I live for cross country. I would argue that most die-hard and thrill seeking event riders would share similar feelings towards this sport. Cross country seems particularly amazing when you’re sitting on a horse who not only knows his or her job, but a horse that loves his or her job. Not all horses are created equal, meaning that not every single Thoroughbred, or Irish Sport Horse, or (insert any breed here) is going to turn into a competitive event horse, or has what it takes to become an event horse.
And yet, when you’re out galloping in the fields, or woods, or jumping into water, or just crossing the finish line knowing and relishing in the fact that you and your equine partner just accomplished something great together, even the most stoic or expressionless type of rider will undoubtedly let out an unrestrained smile.
While there exists an official USEA and USEF rule book with chapters, sub-chapters, and sub-sub-chapters on requirements, guidelines, levels, errors, unauthorized assistance — you name it, it’s probably in one of those thick books — there are certain things that riders ARE allowed to do while on cross country, even if other competitors, or trainers gawk, point fingers and sneer at you as you walk by. Here’s my short list of perfectly acceptable, and totally legal things to do while on cross country.
1. Smiling: It’s my favorite. I couldn’t make this up if I wanted to. I was actually told last summer on my way out to walk my VERY FIRST Prelim cross country course, that it was acceptable to smile and be happy while galloping on cross country at Training level and below, but when you go Prelim, it’s extremely serious and you are not allowed to show emotion through expression.
I almost choked on my ice cream, or whatever I was eating in total shock. How could someone tell me I couldn’t smile on cross country because it looks stupid, or childish? Seriously? Why else to partake in this sport if we don’t thoroughly enjoy it at the end of the day?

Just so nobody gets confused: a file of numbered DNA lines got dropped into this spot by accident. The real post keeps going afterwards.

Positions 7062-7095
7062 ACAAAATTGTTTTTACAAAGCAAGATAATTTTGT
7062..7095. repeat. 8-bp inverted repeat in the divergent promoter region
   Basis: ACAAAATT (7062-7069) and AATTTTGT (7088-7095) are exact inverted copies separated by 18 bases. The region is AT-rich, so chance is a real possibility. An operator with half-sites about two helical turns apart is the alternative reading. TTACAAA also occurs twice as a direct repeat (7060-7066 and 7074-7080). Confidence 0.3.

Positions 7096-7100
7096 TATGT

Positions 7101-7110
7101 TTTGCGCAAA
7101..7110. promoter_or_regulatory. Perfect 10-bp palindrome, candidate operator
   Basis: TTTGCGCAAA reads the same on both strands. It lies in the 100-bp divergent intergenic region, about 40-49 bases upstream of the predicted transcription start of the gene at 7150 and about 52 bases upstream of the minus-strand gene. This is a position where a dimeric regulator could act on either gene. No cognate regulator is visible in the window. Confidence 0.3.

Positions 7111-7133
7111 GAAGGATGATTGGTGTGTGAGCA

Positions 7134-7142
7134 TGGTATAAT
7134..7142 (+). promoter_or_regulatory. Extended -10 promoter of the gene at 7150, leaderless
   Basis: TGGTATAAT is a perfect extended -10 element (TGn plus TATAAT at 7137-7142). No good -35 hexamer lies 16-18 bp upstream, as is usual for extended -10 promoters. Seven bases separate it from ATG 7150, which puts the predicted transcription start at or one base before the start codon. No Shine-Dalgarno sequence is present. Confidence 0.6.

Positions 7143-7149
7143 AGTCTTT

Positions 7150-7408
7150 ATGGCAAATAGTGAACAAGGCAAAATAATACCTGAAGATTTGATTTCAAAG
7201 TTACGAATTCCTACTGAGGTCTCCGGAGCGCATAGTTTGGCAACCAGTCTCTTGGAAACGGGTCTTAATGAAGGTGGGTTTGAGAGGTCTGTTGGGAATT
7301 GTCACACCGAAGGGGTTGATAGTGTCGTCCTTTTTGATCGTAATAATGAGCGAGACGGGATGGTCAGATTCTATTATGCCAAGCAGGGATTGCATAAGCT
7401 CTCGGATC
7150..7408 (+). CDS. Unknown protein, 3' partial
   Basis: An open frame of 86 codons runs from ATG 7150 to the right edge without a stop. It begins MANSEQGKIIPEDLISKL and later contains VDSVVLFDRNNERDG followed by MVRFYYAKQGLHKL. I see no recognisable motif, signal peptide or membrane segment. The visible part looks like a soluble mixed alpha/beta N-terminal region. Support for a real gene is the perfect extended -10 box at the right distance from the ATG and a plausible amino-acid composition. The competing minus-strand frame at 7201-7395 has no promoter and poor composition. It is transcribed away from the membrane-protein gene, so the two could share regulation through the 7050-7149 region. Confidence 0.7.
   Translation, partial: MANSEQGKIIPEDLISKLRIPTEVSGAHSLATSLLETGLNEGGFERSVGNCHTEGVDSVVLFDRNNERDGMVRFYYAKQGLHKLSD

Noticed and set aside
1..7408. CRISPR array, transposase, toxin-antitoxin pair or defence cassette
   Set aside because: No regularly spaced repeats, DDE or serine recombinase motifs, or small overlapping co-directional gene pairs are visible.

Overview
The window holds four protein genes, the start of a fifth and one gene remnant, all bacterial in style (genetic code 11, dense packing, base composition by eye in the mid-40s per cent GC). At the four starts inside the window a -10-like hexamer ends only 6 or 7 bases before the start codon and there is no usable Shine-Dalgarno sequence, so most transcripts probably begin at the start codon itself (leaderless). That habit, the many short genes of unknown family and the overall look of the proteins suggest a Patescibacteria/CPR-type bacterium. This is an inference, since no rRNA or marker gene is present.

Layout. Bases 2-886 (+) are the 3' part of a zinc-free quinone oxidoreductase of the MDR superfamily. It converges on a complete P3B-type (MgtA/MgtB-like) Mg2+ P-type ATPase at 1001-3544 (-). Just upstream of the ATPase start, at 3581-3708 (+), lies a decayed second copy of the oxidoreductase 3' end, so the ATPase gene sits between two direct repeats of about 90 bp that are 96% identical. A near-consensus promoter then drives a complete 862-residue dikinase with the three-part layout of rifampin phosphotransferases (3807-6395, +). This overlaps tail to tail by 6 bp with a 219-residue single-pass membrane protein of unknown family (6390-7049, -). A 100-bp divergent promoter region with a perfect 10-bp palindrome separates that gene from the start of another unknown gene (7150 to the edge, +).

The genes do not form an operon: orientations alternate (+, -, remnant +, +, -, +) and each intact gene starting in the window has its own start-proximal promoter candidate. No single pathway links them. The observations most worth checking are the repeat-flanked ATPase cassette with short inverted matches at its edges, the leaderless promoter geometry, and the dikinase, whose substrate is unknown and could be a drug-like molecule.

Don’t get me wrong, I am not smiling, daydreaming and laughing hysterically around my entire course, in fact I usually look very serious and intense, but there are moments, or jumps that might bring a smile to my face. If you, or we, or I want to smile on cross country, go for it! Who cares? Why not!
2. Talking to your horse. If I could take all of my eventing buddies and line them up in a room, half would stand on the “we talk to our horses non-stop on cross country” and the other half would stand on the “we would NEVER say a a word to our horses on cross country.” I have met both types of riders.
Again, you are permitted to talk to your horse. Heck, you could sing your nervous horse a lullaby if you felt so inclined. There are rules enforces that others are not allowed to talk to the rider on cross country, which would result in unauthorized assistance. However, I am pretty sure that the USEF or USEA has nothing to say about the rider who says “GOOD BOY” after every single fence on a 21 jump course. So, if you are one of these riders, have no fear. Chat away!
33. THREE-TWO-ONE-JUMP!Some riders, including myself, have learned how to see a distance to a fence through this counting system. Denny was the first to introduce this counting concept to me. I have spent the last nine years thinking and counting in my head, one-two, one-two, one-two, in accordance with the canter I want, and then when I know I see three or four strides out, I will start counting in my head, three, two, one.
Some people actually say it out loud. Some people don’t count or say anything. Everyone has their routine and their own system engrained. Though to be polite and respectful of your fellow competitors, do not laugh when you see someone coming to a fence and saying THREE-TWO-ONE. If that’s what they need to do, that’s fine. Again, no rule saying otherwise.
… So, have I left out any rules that aren’t actually rules that YOU would like to add?!